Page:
New mums need rest, NHS told
PUBLISHED: 15:34 26 June 2010 | UPDATED: 16:01 26 June 2010
In-patient support is valued and needed, public meeting in Honiton hears.
THE future shape of maternity services offered at Honiton Community Hospital has “caught the public’s concern” more than any other issue in the town over the past 30 years, with the exception of Tesco’s dashed plan for a new Extra store.
That is what Councillor Vernon Whitlock, Honiton’s deputy mayor, told a public meeting today (Saturday).
He said concern was “immense” and that the town council had called the meeting, jointly chaired by NHS Devon, “because the information we had was that the maternity unit was only going to be open in the day”.
“Is retaining a 24-hour in-patient service an option?” asked.
Dr Virginia Pearson, the director of public health in Devon, replied: “Anything is possible, but we can’t leave it the way it has been.”
Councillor Whitlock stressed how much people value the service and described it as “exemplary” and “first class”.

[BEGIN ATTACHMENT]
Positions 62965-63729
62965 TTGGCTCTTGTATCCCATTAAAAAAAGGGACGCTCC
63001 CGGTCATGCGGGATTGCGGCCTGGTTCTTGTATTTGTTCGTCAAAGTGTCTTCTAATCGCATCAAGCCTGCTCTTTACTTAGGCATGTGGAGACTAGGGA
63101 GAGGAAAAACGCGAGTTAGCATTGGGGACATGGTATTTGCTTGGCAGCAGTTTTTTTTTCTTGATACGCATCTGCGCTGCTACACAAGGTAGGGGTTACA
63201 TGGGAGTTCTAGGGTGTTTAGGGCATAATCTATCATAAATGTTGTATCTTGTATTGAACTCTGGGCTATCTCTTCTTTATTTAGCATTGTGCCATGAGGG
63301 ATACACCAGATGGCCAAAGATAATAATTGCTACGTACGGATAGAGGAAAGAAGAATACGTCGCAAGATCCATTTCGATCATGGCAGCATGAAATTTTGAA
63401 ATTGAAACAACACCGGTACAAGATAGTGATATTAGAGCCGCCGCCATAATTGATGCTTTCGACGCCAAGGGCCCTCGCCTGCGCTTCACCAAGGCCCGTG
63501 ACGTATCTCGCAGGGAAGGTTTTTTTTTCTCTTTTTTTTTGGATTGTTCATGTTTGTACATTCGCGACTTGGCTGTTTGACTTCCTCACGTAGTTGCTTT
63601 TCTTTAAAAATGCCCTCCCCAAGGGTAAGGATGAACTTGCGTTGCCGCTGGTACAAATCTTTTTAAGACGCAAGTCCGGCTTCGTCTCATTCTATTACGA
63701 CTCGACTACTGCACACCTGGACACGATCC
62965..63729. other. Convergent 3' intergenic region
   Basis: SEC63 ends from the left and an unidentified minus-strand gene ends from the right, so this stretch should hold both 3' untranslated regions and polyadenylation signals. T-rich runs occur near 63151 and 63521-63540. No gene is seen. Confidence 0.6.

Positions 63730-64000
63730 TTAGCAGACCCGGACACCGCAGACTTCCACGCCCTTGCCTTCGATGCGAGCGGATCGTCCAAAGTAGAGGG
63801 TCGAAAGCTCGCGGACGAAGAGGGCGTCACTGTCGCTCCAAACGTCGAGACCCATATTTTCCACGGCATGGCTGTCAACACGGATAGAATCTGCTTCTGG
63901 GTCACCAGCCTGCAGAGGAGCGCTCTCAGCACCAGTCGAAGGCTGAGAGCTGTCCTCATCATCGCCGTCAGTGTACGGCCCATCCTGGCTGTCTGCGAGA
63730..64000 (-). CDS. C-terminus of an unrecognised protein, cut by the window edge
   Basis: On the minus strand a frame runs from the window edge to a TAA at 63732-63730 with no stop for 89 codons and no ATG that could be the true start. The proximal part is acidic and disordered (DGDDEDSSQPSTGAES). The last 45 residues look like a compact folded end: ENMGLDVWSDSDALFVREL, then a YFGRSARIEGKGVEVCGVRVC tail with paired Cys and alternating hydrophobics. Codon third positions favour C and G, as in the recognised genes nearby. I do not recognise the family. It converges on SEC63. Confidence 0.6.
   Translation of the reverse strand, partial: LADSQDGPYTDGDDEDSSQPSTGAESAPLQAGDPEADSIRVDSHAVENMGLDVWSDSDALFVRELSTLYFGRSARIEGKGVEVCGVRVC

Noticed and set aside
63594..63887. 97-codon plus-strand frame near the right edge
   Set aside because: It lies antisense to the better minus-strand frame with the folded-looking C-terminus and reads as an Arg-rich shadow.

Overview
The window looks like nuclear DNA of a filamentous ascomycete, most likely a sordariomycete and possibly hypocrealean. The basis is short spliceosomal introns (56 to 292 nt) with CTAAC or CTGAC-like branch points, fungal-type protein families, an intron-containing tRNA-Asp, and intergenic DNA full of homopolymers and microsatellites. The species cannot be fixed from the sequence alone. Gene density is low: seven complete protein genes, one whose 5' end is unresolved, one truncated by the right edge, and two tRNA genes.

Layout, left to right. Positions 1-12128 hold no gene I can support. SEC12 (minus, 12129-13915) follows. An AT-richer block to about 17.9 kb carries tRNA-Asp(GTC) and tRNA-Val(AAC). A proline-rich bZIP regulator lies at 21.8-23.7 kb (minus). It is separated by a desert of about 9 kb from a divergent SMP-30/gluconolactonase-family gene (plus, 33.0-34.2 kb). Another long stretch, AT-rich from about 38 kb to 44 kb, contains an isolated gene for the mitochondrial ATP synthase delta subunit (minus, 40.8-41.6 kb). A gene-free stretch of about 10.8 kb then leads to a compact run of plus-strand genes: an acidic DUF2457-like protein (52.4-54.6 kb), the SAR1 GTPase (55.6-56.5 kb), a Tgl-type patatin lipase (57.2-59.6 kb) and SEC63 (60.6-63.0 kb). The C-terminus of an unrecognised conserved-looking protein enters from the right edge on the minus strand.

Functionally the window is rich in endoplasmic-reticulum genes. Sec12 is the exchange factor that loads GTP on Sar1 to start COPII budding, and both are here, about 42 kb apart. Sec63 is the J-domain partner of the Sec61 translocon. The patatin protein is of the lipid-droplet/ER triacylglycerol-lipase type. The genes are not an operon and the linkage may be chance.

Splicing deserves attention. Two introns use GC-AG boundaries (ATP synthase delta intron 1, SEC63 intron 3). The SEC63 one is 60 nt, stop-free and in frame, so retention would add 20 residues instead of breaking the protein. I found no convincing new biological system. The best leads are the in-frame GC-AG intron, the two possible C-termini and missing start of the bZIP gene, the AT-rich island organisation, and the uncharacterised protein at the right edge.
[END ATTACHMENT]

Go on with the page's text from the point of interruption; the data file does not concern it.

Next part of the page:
He added: “The unfortunate thing is, it has taken two months to get you folks out here.”
He said he had heard some harrowing stories from mothers in the meantime.
Mums told health chiefs they do not consider childbirth to be “normal” and that, sometimes, women can be traumatised by it.
Mothers who have used the birthing centre at Honiton recently have noticed a significant change, brought about by staff shortages. They said there was no additional support in the community to help them.
Councillor Whitlock referred to the closure of The Bungalow in Honiton without services being put in place in the community for dementia sufferers.
Karen Foster, a mother-of-five, told NHS Devon: “If something is not broken, why fix it? You are sugar coating what they want to do to our unit.”
Mrs Foster stressed women need rest after giving birth and should not be sent home too soon.
Claire Mountjoy said she was concerned that the tense used by NHS Devon staff meant the decision to close the unit to in-patients needing rest had already been made.
“I don’t think you are listening,” she said.
Natasha Hardiman said: “If I didn’t come back to Honiton Hospital after giving birth, I think I would have ended up with post-natal depression.
“We want what we have always had.”